A group within the church has managed to elect to the church board a person whose singular agenda is to be ‘watchdog’ for that group’s special interest, namely controlling the lead pastor. How will you as chair help the board fulfill its trust to the entire congregation in such circumstances?
Or consider another scenario. A board member who has served with distinction for many years for some reason recently has become agitated about the ‘direction’ the church is going. He has become obstructionist in his board dealings and at times quite confrontational in discussions with other board members. Can you as a board chair allow such behaviour to continue, knowing that it is affecting the ability of the board to fulfill its spiritual ministry?
Or maybe the board has decided to recommend to the congregation a statement that proposes to define the position of the church about a critical issue, e.g. an approach to evangelism. However, because the essence of the position has been shared informally at previous congregational meetings, the board is aware that a small, but vocal group in the church, people respected for their many years of service, does not like the proposal. Yet, after much prayer and deliberation the board still thinks the recommendation is appropriate and necessary. How can the board chair speak to this question at the upcoming congregational meeting so that this group, while not agreeing fully with the position, will nevertheless continue to be a part of the congregational family?
You probably have your own stories of disgruntled church or board members who have become particularly challenging for you in your leadership as board chair. What can you do to minimize such things from happening in the first place, and when they do occur, what approaches can you adopt to enable the board to continue its ministry and function with some degree of effectiveness. These are tough situations which tend to sap the spiritual energy and joy from the board’s ministry. Here again the leadership of the board chair potentially serves to sustain the health of the board and the congregation.
As you become aware of such situations, take each seriously and treat it respectfully. Sometimes individuals or groups desire to know that their concerns are being heard, even though the final position of the church board about the issue may give good reasons for not accepting their preferred outcome. As well, you may discern a perspective that the board has not considered and needs to evaluate. A church board does not have a monopoly on wisdom and God’s Spirit does guide all of his people. Usually when you as chair show respect, it will be reciprocated.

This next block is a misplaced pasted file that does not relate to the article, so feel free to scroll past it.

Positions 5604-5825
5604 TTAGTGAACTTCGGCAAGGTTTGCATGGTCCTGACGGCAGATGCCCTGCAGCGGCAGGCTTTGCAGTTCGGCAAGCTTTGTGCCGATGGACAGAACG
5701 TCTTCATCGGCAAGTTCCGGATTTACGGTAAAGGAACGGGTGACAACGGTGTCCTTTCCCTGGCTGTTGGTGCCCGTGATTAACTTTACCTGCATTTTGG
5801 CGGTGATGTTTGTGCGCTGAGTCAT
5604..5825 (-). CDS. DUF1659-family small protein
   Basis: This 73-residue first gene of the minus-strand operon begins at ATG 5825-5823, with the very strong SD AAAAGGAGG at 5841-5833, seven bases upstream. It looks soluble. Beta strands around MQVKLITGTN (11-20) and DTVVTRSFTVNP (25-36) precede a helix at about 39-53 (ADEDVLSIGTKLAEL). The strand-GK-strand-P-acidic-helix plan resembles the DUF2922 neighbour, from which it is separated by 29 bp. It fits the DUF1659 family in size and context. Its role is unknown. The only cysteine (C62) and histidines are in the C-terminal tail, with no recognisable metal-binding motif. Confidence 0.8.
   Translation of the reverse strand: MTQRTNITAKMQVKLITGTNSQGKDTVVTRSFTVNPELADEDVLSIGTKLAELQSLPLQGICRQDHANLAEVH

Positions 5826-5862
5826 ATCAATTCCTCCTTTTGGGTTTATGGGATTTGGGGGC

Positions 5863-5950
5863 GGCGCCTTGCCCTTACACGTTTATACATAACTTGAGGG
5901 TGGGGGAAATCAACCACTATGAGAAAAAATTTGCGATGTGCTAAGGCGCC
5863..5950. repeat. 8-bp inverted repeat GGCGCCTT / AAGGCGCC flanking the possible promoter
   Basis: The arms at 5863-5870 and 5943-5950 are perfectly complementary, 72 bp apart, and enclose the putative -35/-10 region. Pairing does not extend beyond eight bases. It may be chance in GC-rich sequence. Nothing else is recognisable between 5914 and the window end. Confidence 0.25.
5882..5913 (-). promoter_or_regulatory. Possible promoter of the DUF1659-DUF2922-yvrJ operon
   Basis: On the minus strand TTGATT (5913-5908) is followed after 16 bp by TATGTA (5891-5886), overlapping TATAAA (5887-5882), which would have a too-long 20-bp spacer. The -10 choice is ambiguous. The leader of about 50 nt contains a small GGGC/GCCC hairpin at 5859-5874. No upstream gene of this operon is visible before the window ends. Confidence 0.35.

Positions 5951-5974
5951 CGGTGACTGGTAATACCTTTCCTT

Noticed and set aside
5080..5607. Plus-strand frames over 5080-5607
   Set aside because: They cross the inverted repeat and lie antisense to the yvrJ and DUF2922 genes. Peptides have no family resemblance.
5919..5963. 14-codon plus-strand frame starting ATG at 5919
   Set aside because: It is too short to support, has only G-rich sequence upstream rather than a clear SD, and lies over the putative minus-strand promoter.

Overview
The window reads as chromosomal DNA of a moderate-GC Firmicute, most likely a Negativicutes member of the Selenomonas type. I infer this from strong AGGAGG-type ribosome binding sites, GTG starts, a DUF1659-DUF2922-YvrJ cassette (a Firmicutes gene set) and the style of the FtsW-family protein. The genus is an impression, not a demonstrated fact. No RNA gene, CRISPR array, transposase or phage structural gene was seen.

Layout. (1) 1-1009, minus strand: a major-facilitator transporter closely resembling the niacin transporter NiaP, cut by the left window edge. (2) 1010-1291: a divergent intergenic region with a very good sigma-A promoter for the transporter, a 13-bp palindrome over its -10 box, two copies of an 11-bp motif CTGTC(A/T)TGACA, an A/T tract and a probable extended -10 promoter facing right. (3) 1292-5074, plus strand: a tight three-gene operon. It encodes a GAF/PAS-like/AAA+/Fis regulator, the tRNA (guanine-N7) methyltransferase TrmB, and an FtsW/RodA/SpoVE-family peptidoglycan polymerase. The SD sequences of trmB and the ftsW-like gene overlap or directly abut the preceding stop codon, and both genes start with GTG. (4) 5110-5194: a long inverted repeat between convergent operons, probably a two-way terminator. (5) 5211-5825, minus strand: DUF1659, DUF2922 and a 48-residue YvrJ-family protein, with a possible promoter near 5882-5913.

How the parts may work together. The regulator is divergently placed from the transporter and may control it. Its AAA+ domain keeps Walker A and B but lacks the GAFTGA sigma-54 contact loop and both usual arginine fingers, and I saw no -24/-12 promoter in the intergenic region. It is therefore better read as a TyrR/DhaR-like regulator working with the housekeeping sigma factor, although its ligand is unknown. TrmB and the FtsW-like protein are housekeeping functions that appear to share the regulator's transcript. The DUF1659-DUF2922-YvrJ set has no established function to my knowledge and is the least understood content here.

Work hard to discern the key issue generating the misbehaviour or contrary position, but not getting distracted by the emotion with which it may be presented. People often feel very passionate about their causes and their emotions lead them to express things more graphically or forcefully then the issue warrants. This will require careful and intentional listening. Take time to restate the issue as you heard it so that you confirm that you have heard them correctly. Write it down so they know you have captured it accurately. I have found it helpful in such situations not to try and respond at that point but to say something such as, “Let will think about this for a few days and then respond. As well I will make sure that your concern is shared with the full board.” This gives time for me to calm my own emotions, prayerfully consider their concerns and prepare a thoughtful response.
Build on the credibility and trust you and the board have built through past leadership. If you and the board have led well or if the board has a history of functioning well together, then you have a legacy of trust and confidence upon which to build. If you deal well with minor issues that may be contentious, this also prepares groundwork and establishes process for resolving more significant questions. Conflict resolution is a learned skill, and the learning has to occur on the part of leaders and followers.